Men, women and money. Though for years a neglected topic of research, the differences between the genders in perception, shopping habits and nuanced capabilities is now a hot topic in the field of behavioral economics.

The most recent research that I've read was a survey by the Bank of Montreal. The study began with a simple query: Which gender would win in a battle of investing returns? Remembering that these findings are generalities, let's find out more about style differences between the genders.

Wednesday, 12 September 2012 14:37

Tax cliffs

Written by Anne Powelson

Many tax benefits gradually fadeout over as income increases. But not all: Tax cliffs have a hard and fast line where $1 more in income can cost far more in tax benefits. Don't believe me? Check out these three tax cliffs.

Earned Income Credit and Investment Income: Threshold not to pass: $3,200 in investment income. Benefit at risk: from $2 to $5,891. Earned income credit is a reward for working and is figured on four criteria: Adjusted Gross Income, Earned Income, Marital Status and Qualified Children. The credit is not a set amount; it varies from as little as $2 to as much as $5,891. But all along the range, if your investment income exceeds the cap ($3,200 in 2012) you're no longer eligible. Investment income can come from interest, dividends, sales of stocks, redeeming savings bonds AND rental property.

Here's a story that might make you feel better if you weren't one of the 10,000 Mainers receiving a rebate under the Affordable Care Act. Turns out, in some cases the rebates will be taxable.

Why might these refunds be considered taxable? If you are refunded an expense you deducted in a prior year, then the refund can be taxable. This is most commonly seen in state tax refunds. If you deduct state income taxes on your federal return and receive a refund from the state, that refund may be taxable in the tax year it is received. The taxable amount is never in excess of the amount which provided you with a tax savings. As an example, an individual with only one deduction has $6,700 in state taxes withheld in 2011. On her federal tax return, she itemizes state taxes withheld as shown on her W-2. But in this example, she owes $0 to the state, so in 2012 she gets all $6,700 back. The $6,700 is not all taxable, only $1,000, which is the difference between what she'd itemized that year and the standard deduction for 2011: $5,700.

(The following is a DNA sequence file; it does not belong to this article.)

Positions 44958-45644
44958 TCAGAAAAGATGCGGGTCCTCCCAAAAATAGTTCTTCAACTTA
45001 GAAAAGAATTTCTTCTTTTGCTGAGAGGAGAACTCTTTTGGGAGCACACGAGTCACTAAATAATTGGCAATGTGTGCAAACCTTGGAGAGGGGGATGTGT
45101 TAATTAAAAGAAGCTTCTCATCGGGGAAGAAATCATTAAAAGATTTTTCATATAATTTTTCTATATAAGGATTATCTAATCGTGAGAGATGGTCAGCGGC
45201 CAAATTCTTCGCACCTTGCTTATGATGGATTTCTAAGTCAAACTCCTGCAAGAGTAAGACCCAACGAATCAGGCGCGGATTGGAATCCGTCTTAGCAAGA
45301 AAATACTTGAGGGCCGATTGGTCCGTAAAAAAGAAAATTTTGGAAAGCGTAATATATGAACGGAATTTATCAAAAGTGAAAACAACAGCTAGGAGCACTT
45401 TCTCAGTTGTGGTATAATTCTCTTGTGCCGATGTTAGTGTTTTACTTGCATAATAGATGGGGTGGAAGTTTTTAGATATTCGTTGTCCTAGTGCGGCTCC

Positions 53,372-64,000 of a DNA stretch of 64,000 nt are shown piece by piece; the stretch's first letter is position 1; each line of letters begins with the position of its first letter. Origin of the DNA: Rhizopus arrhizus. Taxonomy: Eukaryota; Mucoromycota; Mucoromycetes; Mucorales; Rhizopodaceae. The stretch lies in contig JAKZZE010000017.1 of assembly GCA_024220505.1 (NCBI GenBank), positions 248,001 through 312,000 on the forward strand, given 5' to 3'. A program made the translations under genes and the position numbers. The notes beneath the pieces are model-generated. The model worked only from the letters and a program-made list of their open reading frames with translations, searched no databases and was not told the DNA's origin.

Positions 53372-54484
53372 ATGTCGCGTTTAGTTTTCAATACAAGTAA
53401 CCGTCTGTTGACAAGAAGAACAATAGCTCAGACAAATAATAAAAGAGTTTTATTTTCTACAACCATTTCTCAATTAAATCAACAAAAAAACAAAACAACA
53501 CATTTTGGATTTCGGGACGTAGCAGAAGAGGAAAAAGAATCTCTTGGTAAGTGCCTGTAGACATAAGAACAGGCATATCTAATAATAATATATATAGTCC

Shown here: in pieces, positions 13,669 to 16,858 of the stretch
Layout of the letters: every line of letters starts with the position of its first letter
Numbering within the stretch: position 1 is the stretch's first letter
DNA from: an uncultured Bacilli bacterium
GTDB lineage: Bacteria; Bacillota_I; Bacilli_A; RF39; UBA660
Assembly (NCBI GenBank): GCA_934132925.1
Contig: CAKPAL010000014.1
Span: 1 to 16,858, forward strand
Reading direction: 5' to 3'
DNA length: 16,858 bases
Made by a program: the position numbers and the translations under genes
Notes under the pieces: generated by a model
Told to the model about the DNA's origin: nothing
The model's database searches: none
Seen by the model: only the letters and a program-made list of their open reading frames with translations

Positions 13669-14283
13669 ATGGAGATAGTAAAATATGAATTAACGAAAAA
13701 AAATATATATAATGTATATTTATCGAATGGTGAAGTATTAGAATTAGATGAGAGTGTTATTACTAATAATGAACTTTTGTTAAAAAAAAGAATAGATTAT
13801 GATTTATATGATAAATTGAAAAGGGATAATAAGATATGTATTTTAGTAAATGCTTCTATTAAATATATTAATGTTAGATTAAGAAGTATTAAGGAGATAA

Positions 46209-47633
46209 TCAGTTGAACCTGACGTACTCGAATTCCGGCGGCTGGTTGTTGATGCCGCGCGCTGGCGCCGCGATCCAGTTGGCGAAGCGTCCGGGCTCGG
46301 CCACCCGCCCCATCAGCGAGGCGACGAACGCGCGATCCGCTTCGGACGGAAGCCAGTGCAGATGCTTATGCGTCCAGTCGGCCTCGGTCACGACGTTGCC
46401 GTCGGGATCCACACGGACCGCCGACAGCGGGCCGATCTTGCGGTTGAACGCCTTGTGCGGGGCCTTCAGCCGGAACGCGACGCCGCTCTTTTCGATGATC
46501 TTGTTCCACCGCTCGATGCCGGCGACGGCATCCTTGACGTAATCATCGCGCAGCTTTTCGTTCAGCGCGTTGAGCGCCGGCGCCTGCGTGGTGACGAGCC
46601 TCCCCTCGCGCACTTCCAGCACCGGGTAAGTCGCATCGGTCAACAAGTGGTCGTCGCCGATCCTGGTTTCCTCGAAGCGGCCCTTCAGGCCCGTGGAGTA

Wednesday, 08 August 2012 16:59

Getting ready for college

Written by Marion Syversen

Got a student getting ready for college? That new life will bring many new experiences from exciting and wonderful to the bittersweet. Tackling money solo, may also be a new challenge. But as a parent, helping your voting-age scholar become financially independent can add awesomeness' to the many life lessons of your college student. 

We have discussed the yummy world of budgets before. Budgets are the go-to tool for helping us track and control our money lives. They boil down to two simple truths: money which comes IN through passive (like rental property) or active (money earned from a job) income. And money that goes OUT- paying bills, or cash set-aside in savings. In your student's transition into adulthood getting on a great money track early can build a great foundation that lasts for life.